My Runtastic says the course was 3.2 miles and that I finished with an unofficial time of 31:48 averaging a 9:55 min/mile (6:10/km) pace. It also says my third mile was 9:21 – my first sub 10-minute mile EVER! My official chip time for the race was 31:53, a personal best by a whole 1:12!

Some of my coworkers ran, others walked/ran, others walked, but we all finished and we all rocked it very hard. Erin, Allison, and I celebrated with a 2am run to Steak & Shake before the short ride home putting us in bed around 3:30am. Saturday was, therefore, lost to sleeping until noon, having lunch, and then napping until the early evening.

And so now I need to bring up my infamous “one run per week” routine I’ve apparently created. I’m not going to say “do it”, but all I’m saying is I keep adding mileage to my long-run (next week is 8.5 miles) and I beat my 5k PR by over a minute AND ran my first sub-10 mile, all while only running once per week. If you’re also going to the boxing gym 4 times a week, maybe you should go for it, too :-)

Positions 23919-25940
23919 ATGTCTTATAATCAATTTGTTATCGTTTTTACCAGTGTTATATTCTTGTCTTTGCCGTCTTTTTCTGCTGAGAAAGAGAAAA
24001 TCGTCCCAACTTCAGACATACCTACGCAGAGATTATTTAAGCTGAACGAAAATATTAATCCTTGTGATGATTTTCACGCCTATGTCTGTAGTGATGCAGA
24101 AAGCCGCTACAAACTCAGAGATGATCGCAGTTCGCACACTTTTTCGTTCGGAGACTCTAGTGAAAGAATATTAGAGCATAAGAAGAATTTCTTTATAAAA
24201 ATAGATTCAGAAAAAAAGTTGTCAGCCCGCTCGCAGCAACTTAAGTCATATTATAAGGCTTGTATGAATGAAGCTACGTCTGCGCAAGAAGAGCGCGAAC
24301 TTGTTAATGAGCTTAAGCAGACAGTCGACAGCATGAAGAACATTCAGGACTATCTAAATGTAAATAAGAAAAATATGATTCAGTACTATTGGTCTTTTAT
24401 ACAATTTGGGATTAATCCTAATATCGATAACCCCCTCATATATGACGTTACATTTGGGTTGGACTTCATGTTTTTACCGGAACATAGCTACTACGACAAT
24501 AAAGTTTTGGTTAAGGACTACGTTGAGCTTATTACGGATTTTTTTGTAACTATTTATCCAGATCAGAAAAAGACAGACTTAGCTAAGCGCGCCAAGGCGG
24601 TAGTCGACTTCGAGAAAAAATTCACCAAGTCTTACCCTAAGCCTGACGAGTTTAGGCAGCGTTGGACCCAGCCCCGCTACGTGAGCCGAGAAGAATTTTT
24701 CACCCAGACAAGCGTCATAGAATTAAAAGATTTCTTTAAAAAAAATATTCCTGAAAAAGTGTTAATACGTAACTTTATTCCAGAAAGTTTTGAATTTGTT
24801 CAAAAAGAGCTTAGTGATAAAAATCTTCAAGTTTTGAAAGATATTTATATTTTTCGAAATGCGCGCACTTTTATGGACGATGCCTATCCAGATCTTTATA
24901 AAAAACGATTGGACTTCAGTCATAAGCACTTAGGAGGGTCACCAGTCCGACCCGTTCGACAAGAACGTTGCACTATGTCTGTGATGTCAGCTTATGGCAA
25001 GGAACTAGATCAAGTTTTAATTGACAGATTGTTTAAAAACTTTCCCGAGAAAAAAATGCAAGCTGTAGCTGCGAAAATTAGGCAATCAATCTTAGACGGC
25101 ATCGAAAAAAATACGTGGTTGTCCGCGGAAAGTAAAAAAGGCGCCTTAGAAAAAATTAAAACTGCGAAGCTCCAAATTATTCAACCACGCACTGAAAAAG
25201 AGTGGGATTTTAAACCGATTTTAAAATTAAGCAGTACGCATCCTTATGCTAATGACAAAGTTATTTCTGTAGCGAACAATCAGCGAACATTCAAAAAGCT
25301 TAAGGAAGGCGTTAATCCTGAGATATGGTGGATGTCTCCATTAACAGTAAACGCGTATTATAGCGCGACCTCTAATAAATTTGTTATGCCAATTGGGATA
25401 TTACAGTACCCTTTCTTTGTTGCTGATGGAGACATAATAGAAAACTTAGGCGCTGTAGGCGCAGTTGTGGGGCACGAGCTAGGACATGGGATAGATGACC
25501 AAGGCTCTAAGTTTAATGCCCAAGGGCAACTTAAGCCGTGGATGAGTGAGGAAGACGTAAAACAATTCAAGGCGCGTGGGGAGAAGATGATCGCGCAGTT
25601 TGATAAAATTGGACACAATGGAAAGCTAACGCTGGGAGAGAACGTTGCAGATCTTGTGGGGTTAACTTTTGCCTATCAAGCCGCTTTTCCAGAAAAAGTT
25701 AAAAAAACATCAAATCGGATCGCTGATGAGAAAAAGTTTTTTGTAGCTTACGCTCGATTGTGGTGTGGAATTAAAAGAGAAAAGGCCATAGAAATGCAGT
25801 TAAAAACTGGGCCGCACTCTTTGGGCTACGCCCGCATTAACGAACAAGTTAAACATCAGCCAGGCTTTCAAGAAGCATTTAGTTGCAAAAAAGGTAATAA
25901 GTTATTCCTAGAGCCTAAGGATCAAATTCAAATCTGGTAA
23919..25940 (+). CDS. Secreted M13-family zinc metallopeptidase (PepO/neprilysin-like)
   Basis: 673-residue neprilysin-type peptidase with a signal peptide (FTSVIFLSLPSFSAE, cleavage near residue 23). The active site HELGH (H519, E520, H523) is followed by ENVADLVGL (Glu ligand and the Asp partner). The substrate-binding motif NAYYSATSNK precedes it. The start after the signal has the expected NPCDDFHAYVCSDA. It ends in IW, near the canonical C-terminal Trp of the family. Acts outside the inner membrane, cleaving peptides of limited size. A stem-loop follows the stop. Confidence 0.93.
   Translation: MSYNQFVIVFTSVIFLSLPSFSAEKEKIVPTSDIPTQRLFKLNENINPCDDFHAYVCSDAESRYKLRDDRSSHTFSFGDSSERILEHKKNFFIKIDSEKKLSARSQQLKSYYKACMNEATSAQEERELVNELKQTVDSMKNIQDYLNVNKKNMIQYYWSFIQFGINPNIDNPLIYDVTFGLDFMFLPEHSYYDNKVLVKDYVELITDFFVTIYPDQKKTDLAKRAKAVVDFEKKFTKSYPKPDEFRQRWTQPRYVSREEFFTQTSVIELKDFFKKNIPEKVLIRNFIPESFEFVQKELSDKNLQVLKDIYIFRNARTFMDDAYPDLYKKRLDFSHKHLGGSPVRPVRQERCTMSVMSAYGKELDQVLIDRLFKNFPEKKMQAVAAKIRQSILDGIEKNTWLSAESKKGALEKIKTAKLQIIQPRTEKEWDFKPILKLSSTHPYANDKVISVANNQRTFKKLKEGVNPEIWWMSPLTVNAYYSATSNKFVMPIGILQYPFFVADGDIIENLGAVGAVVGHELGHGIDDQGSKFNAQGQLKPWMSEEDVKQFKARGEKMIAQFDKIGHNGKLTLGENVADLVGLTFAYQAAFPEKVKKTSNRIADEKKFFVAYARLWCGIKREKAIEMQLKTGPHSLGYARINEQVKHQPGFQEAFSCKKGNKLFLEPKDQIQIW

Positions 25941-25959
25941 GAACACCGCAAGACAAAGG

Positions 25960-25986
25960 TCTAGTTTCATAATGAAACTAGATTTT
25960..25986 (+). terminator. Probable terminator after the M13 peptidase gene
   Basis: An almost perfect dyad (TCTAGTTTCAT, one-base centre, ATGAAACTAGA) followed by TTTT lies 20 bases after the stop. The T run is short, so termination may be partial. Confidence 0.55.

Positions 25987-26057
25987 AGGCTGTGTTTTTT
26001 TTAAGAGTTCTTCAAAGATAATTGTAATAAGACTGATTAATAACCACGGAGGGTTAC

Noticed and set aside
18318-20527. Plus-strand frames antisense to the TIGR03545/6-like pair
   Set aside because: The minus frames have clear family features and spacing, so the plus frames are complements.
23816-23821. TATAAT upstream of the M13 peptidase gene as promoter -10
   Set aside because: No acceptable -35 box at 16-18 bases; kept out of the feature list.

But for real – I did run today, too. A very slow 4 mile trot with some sprint/walk intervals thrown in, mostly just to work out some of the remaining soreness in my feet/ankles. I really do intend to change up my 1 run per week routine, but we’ll just have to see how well I handle it.

Before I post the tables, I just wanted to tell everyone to come see me at Title Boxing Club Knoxville this week! I’m training the 5:45am class on Monday and the noon class on Wednesday as well as simply attending the 5:45am on Wednesday, the 7:00pm on Thursday, and the 5:45am on Friday!

My week looked like this:

This Week’s Mileage 7.2 Miles (11.59 km)
This Week’s Avg. Pace 11:17 Min/Mile (6:01 min/km)

And my YTD looks like this (with race times added again)

2015 Running
Time Period Total Distance
Runtastic Runs (1/1-4/15) 56.51 Miles
5k-to-10k (4/15-6/21) 87.52 Miles
Runtastic Runs (6/23-Present) 153.07 Miles
Total Yearly Miles: 297.1

Miles Left Until 2015 Goal (350 Miles): 52.9

2015 Race Times

Race Time
Calhoun’s New Year’s Day 5k 2015 No official time
Zen Evo Chocolate Lover’s Valentine’s 5K 2015 33:10
Barley’s St. Patrick’s Day 5k 2015 34:34
Covenant Health 5k 2015 33:39
Pilot Fireball Moonlite Classic 5k 33:05
The Man Run 10K 01:12:43
Light the Way 5K 31:53


  1. Congratulations on your PR! The 3rd mile gives quite a bit of insight on what you can do from here :) Side note: 5k (or really, any race) etiquette drives me nuts when people are clueless. In a massive local 8k (like 14k people), walkers in costume attached to others line up in front where there are pace signs! I’m not a 6:00/mile runner by any stretch, but that’s where I have to line up in order to dodge the walkers trying to start at the same spot in line. Talk about frustrating.

    Liked by 1 person